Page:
99   The nimble-footed madcap Prince of Wales,
100  And his comrades, that daff'd the world aside,
101  And bid it pass?
VERNON
102  All furnish'd, all in arms;
103  All plumed like estridges that with the wind
104  Baited like eagles having lately bathed;
105  Glittering in golden coats, like images;
106  As full of spirit as the month of May,
107  And gorgeous as the sun at midsummer;
108  Wanton as youthful goats, wild as young bulls.
109  I saw young Harry, with his beaver on,
110  His cuisses on his thighs, gallantly arm'd
111  Rise from the ground like feather'd Mercury,
112  And vaulted with such ease into his seat,
113  As if an angel dropp'd down from the clouds,
114  To turn and wind a fiery Pegasus
115  And witch the world with noble horsemanship.
HOTSPUR
116  No more, no more: worse than the sun in March,
117  This praise doth nourish agues. Let them come:
118  They come like sacrifices in their trim,
119  And to the fire-eyed maid of smoky war
120  All hot and bleeding will we offer them:
121  The mailed Mars shall on his altar sit
122  Up to the ears in blood. I am on fire
123  To hear this rich reprisal is so nigh
124  And yet not ours. Come, let me taste my horse,
125  Who is to bear me like a thunderbolt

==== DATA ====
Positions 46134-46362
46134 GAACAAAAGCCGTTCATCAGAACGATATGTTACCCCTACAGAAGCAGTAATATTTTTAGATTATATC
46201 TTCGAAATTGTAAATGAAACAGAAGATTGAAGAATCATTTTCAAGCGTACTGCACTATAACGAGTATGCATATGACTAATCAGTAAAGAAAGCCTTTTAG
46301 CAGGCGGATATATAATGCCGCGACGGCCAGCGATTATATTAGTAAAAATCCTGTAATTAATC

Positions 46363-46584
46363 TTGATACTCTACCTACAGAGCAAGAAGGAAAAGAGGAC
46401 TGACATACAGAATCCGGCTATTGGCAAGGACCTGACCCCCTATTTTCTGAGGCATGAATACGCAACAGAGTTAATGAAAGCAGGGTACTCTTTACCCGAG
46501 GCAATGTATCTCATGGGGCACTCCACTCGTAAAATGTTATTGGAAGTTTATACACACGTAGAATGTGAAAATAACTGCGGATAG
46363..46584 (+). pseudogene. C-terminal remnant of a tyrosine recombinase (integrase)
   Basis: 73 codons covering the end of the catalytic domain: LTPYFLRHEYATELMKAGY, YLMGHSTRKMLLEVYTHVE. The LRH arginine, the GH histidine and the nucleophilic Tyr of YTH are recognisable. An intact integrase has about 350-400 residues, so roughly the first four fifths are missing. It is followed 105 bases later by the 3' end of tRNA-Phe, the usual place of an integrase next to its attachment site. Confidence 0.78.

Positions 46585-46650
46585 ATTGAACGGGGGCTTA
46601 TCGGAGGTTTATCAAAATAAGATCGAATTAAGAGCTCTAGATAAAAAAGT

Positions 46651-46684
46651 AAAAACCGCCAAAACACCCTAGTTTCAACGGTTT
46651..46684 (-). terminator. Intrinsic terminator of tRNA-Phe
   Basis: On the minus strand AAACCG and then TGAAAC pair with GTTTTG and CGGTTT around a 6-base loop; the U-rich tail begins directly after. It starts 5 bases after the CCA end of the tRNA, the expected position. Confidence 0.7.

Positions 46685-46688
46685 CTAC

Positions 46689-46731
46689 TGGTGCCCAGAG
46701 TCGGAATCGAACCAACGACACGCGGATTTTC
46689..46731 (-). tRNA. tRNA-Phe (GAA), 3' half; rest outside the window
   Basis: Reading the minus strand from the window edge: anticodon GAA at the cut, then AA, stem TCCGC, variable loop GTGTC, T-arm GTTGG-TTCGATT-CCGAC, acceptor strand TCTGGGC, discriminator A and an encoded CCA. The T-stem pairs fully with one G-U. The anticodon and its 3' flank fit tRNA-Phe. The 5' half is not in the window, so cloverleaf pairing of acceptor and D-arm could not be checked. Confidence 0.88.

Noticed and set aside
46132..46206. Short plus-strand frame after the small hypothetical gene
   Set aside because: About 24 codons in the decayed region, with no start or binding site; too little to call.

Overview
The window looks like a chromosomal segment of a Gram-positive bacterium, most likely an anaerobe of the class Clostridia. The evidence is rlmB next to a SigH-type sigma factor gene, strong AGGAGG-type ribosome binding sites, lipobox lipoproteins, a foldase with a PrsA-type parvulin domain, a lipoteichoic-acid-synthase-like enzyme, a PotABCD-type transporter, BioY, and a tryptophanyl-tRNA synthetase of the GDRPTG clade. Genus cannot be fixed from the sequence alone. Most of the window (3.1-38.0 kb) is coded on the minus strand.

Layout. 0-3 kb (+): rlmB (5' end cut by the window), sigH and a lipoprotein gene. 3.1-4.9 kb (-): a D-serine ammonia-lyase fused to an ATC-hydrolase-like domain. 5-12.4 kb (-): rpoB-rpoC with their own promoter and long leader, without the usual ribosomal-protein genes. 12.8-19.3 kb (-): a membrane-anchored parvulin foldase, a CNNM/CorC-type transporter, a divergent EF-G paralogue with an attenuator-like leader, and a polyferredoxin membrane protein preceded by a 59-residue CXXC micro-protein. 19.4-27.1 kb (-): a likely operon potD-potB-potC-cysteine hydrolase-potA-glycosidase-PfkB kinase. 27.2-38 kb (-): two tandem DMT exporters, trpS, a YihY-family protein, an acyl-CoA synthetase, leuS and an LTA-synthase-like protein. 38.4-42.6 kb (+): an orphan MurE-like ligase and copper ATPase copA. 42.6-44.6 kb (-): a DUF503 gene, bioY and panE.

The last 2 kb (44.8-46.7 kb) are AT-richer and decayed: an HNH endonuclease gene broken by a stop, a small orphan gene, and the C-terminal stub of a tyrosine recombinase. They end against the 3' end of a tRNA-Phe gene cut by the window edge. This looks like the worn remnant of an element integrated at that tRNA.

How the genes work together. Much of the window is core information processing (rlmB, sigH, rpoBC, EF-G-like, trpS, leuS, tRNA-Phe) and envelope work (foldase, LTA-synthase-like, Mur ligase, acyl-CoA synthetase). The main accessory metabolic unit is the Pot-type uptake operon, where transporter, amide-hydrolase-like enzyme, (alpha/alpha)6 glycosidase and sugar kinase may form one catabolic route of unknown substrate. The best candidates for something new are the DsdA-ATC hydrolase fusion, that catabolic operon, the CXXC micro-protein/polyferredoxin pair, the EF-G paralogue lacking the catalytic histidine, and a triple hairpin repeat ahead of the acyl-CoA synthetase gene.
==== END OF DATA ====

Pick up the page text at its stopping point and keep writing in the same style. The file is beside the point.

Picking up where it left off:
126  Against the bosom of the Prince of Wales:
127  Harry to Harry shall, hot horse to horse,
128  Meet and ne'er part till one drop down a corse.
129  O that Glendower were come!
VERNON
130  There is more news:
131  I learn'd in Worcester, as I rode along,
132  He cannot draw his power this fourteen days.
EARL OF DOUGLAS
133  That's the worst tidings that I hear of yet.
WORCESTER
134  Ay, by my faith, that bears a frosty sound.
HOTSPUR
135  What may the king's whole battle reach unto?
VERNON
136  To thirty thousand.
HOTSPUR
137  Forty let it be:
138  My father and Glendower being both away,
139  The powers of us may serve so great a day
140  Come, let us take a muster speedily:
141  Doomsday is near; die all, die merrily.
EARL OF DOUGLAS
142  Talk not of dying: I am out of fear
143  Of death or death's hand for this one-half year.
Exeunt

< (Previous) ACT III, SCENE IIACT IV, SCENE II (Next) >
Scene Index
ACT I
  • SCENE I
  • SCENE II
  • SCENE III


  • ACT II
  • SCENE I
  • SCENE II
  • SCENE III
  • SCENE IV


  • ACT III
  • SCENE I
  • SCENE II


  • ACT IV
  • SCENE I
  • SCENE II
  • SCENE III
  • SCENE IV


  • ACT V
  • SCENE I
  • SCENE II
  • SCENE III
  • SCENE IV
  • SCENE V